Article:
Before you start looking for homes, it’s a smart idea to calculate your housing budget. That way, you know just what you can afford and what you can pay.
Let’s look at how a lender will qualify you for a loan. They look at the following items:
Lenders generally like to keep housing expenses (principal, interest, taxes and homeowners insurance) down to 28% of your monthly gross income. However, it depends on your debts and other expenses. The debt-to-income ratio, which includes other debt such as auto or student loans should be less than 36% of your gross income. Sometimes this can increase to as much as 45%, though.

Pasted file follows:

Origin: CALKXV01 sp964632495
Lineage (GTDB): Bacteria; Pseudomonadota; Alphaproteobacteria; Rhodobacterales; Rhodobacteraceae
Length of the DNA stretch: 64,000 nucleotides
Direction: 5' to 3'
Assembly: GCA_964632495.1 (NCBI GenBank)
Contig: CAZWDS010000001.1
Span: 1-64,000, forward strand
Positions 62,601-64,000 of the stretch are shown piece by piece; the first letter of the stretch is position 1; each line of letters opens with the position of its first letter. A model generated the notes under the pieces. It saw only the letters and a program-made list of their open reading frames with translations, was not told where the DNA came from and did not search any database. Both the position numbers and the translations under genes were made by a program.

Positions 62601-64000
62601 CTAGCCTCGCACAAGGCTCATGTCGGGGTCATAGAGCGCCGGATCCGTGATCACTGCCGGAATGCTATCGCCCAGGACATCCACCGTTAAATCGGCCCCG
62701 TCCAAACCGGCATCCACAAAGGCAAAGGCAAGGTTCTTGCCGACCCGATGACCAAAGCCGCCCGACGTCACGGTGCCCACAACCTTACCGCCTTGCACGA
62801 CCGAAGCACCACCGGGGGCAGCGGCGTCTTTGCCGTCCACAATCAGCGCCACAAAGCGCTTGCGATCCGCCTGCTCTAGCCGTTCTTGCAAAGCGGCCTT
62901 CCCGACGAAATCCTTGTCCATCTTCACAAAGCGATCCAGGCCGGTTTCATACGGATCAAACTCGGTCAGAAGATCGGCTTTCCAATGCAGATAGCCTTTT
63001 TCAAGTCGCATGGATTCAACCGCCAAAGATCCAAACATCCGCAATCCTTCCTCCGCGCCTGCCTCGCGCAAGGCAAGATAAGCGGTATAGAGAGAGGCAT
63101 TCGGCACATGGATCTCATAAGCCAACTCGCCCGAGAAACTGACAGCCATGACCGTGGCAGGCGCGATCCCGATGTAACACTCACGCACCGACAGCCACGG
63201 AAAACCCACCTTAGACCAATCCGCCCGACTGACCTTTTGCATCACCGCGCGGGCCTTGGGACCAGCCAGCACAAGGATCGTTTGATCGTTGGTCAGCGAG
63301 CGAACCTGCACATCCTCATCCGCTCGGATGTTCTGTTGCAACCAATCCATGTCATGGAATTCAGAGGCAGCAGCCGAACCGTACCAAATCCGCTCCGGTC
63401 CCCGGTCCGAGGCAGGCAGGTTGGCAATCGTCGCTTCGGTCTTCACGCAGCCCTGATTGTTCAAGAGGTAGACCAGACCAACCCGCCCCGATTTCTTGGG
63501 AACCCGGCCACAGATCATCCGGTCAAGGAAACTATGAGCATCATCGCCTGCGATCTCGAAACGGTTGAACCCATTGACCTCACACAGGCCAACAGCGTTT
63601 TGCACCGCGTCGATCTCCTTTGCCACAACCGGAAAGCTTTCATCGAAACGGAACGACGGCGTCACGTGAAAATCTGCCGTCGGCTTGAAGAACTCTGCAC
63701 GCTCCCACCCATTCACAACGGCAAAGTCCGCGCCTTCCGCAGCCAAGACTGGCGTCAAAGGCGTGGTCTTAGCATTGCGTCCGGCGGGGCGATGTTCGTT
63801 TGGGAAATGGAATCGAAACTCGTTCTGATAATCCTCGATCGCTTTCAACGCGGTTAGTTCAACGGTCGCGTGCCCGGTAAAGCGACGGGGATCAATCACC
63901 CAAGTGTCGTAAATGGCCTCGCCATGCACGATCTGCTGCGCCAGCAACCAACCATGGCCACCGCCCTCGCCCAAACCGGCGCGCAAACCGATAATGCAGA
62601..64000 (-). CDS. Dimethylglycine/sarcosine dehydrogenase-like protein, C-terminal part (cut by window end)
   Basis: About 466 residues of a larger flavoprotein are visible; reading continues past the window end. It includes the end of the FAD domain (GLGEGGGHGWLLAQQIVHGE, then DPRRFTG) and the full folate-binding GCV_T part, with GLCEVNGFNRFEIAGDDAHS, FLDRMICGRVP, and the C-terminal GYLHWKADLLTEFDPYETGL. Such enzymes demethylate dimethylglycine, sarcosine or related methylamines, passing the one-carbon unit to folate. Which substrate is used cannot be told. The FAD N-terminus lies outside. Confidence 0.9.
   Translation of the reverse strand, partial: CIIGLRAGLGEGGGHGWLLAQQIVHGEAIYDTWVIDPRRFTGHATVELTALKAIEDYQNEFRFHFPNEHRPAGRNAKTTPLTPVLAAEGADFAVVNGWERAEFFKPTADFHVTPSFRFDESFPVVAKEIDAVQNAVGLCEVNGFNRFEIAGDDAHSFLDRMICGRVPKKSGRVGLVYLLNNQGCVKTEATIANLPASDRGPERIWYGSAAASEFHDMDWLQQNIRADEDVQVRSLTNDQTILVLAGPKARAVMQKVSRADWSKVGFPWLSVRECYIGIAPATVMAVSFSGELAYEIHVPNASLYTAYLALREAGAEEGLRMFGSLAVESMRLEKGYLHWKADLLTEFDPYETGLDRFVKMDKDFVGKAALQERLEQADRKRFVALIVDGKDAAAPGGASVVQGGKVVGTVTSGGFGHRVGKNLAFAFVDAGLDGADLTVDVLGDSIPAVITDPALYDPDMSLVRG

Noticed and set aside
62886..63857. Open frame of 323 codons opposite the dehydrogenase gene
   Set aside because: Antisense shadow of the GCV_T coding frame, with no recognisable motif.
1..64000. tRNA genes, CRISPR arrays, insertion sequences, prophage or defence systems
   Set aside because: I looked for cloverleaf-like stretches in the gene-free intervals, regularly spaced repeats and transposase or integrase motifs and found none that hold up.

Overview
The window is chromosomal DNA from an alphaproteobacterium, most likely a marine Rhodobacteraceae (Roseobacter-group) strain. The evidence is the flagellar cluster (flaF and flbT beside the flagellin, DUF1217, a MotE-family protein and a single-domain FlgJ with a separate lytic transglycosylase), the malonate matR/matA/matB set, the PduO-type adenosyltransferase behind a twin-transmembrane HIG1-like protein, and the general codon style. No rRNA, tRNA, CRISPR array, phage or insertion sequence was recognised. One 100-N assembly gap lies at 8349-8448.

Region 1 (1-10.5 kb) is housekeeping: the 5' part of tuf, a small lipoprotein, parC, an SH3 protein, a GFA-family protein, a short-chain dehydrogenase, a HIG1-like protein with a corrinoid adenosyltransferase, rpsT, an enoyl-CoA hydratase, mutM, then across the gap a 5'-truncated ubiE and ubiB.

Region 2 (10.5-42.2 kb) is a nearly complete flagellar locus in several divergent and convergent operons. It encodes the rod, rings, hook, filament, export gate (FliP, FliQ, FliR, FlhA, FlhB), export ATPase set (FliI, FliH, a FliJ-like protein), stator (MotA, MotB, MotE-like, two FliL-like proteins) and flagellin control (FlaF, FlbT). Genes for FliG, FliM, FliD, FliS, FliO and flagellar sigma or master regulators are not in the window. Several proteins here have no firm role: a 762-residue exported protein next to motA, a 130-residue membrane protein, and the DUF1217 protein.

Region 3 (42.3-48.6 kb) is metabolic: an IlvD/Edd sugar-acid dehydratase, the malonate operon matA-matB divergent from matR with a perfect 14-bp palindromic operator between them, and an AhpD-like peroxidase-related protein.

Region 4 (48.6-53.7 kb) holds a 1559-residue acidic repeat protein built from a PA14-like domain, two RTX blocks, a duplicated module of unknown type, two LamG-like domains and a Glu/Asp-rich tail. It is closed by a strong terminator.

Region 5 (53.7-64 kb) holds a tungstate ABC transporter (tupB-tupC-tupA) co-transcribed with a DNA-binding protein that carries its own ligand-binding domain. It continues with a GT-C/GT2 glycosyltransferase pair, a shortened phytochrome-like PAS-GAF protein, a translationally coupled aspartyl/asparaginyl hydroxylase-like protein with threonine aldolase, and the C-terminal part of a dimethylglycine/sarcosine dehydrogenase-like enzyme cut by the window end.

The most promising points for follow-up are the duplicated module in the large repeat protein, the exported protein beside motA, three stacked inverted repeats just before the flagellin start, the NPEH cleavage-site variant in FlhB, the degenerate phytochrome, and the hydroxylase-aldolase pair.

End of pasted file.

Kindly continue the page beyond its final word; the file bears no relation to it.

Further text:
When you budget, think about keeping 1-3% of the value of the property aside for home repairs and maintenance. Also, most homeowners need to stay in their home for five to seven years in order to gain equity. Look at any changes you might be making in that time period. If you plan on having children, one parent may work less. Or, if your income level fluctuates, base your budget on a year in which you do not earn as much money.
If your financial outlook is good, you are debt-free and know your income will increase, you can increase your housing budget as well.
Even in tough economic times, buying an affordable home is a good way to maintain and build wealth.